A fmall mythological work has been published at Paris, written by M. de Landine, entitled "The Hell of the Ancients, or, A Hiftory of their Infernal Deities, &c." The apologues and tales of the Abbé Blanchet are known in England, by the beft of them having been already tranflated; they are entitled "Tales, Anecdotes, Apologues, &c." M. Savary's "Letters on Egypt," are now completed in three volumes; they have had the greatest fuccefs in France, which they juftly deferved. The author's knowledge of ancient literature, aided by his travels into the country he defcribes, make his work truly valuable; "The Memoirs of the famous Baron de Tott" have fcarcely found more readers in France, than "The Letters on Egypt." The academic collection of "Select Memoirs of the most celebrated Societies in Europe," printed at Paris, is ftill continued; the VII. VIII. and IXth volumes have appeared. M. Berrenger has given a continuation of his "Letters on Provence;" they are de fcriptive of this part of France and its natural productions. The IIId. and IVth volumes of M. Muftel's "Treatife on the Theory and Practice of Vegetation," are pubfifhed at Rouen and Paris; the work is highly efteemed, and the author's knowledge of agriculture and gardening, have obtained him the refpect of Europe.
The "Philofophic and literary Mifcellanies" of counfellor Gin are the work rather of a labori ous man than a man of genius. France abounds in periodical works at prefent a univerfal collection of memoirs particularly relative to the history of France are coming out monthly at Paris. The French journalists praise the
editors highly for their care, judgment and tafte in the felection.
"Letters on France, England and Italy, by Count H. Chamberlain to his Imperial Majefty," appear from the extracts we have feen, to be written with considerable taste and intelligence. They are published at Geneva and Leige. The Abbé Brizard has given a fmall tract on the love of Henry IV. for literature. It had ufually been fuppofed this favourite mon arch of the French was but little addicted to letters. The Abbé, jealous of the glory of the good king, has endeavoured to rescue his memory from the wrong which he conceives done to it by this opinion. The first, fecond, and third volumes of a historical effay on the Teutonic order of knighthood have appeared at Paris, and contain a fund of hiftorical knowledge, and a multiplicity of interrefting facts but little known. The fecond part of the Memoirs of the academy of Dijon, for the year 1783 contains many valuable mcmoirs. "The Life of Andrea Doria," written by M. Richer, is interefting from its fubject. fame author has written the lives of John Bart, Cornelius Van Tromp, Duguay Trouin, and De Forbin. The famous Marmontel has given the world his "Memoir on Languages," read before the French a. cademy, where it met all the applaufe an author of fuch etablished fame had reafon to expect. We cannot, however, forbear faying, the learn. ed fecretary fucceeds much better when analyzing his own language than thofe of foreign nations; the English efpecially, concerning which we dare affirm he is frequently erroneous. Meffieurs de la Chau and la Blond have prefented the connoiffeurs with their fe cond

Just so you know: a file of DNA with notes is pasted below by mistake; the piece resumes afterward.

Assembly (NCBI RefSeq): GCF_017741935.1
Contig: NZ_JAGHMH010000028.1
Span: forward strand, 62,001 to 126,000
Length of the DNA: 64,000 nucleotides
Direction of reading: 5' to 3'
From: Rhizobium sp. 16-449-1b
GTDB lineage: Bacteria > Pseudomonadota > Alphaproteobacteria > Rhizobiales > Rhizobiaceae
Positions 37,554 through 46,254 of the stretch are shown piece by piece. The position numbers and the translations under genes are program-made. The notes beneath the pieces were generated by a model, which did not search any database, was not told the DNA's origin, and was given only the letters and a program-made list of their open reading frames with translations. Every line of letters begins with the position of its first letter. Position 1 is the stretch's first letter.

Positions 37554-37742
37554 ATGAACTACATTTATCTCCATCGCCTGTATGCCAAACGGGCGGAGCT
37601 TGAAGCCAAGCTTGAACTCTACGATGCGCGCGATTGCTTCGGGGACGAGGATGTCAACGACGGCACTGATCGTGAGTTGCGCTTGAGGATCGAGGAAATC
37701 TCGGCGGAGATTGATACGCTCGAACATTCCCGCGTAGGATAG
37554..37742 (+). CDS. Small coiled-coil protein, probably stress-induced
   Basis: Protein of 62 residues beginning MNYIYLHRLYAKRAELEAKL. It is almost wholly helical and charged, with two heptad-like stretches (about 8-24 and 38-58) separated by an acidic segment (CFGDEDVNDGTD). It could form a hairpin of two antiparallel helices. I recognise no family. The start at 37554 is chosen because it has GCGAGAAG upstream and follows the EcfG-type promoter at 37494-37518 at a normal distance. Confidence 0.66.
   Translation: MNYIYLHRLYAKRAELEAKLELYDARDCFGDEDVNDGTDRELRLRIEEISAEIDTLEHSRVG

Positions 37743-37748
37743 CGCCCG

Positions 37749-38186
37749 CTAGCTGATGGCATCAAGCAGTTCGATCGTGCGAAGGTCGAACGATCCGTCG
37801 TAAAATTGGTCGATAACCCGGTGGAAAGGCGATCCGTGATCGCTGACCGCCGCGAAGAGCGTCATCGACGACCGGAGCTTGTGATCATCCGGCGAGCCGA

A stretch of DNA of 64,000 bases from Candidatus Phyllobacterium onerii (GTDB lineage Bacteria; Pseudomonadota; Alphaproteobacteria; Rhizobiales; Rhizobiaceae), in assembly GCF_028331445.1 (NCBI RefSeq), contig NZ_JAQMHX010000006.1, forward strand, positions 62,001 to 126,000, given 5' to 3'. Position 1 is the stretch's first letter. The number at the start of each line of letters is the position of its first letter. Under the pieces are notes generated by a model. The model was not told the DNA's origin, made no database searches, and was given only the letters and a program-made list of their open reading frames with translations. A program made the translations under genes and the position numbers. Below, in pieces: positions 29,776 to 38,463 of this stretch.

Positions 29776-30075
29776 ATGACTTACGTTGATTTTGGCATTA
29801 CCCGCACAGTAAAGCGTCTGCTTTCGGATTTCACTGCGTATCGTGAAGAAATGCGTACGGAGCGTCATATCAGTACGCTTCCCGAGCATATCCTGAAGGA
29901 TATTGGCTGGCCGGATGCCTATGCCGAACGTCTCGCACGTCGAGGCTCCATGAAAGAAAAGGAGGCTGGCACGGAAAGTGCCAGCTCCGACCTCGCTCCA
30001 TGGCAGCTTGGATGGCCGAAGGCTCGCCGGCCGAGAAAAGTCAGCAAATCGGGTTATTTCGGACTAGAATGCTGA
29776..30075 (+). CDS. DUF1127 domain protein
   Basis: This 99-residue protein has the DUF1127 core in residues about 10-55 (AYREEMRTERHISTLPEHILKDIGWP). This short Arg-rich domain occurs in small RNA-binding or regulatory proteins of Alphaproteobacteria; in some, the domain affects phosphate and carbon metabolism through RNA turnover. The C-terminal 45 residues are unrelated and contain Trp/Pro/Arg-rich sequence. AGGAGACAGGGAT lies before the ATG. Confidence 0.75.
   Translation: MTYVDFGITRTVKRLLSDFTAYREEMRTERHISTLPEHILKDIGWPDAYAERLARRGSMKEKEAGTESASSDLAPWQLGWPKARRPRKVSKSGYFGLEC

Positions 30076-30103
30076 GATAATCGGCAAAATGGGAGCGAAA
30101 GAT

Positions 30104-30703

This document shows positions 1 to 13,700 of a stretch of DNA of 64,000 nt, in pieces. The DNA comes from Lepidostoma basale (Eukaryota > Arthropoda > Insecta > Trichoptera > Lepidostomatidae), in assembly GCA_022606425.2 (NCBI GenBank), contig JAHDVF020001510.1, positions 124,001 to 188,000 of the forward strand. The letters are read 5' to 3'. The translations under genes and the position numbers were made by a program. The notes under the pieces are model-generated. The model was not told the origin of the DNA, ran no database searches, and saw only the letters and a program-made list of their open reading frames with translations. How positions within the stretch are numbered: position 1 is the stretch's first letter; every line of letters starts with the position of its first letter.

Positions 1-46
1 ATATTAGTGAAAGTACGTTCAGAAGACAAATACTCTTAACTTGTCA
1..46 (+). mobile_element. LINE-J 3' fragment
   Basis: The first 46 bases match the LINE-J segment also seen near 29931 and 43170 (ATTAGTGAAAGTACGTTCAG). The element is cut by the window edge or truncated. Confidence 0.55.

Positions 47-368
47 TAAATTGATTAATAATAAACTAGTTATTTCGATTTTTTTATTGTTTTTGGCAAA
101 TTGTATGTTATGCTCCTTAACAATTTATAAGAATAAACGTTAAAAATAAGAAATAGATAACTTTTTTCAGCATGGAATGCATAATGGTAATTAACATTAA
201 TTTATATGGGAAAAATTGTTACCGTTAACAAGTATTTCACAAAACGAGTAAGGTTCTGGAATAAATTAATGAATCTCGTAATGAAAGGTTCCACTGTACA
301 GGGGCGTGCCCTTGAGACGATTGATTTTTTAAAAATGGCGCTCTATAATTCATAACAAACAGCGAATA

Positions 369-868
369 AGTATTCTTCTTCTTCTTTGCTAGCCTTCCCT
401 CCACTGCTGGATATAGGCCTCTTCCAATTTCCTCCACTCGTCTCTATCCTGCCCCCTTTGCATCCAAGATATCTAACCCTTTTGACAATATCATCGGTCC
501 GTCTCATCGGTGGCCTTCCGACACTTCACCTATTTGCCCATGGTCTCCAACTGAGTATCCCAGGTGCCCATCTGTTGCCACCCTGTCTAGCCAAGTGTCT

printed at Palma, in the island of Majorca. The above are the publications come to our knowledge, befides which there is a "Periodical Journal" published at Madrid monthly, containing meteorolo gical, medical, and chirurgical obfervations; an account of what paffes in the royal academy of Madrid; thefes and other fcholaftic exercises of the universities; a defcription of the feftivals, religious and others; extracts of royal edicts; a lift of theatrical exhibitiens; accounts of fires, new buildings, and other temporary matters; together with a lift of new publications, but without any character of them whatever : fuch are the contents of this journal.
by Don Sempere, contains, as far as it goes, a good account of Spanifh authors and their progrefs in the arts and fciences. "Rudiments of Naval Tactics," by Don Salazar. The Poems of Don Valdez;" "A Volume of New Comedies;' "A Collection of Chronicles, or Memoirs on Spanish Hiftory," many of them from fearce MSS. "Odes" by Leon D'Arroixal. All the above are publifhed at Madrid. "Political, Military, and Moral Inftructions," by Don Copons, printed at Murcia. "A Tract on the Art of making Wine," by Don Jofeph Navaro, Barcelona; "Difcourfes read before the Royal Society of Oviedo," Madrid. "Memoirs of the economical Royal Society of Majorca,"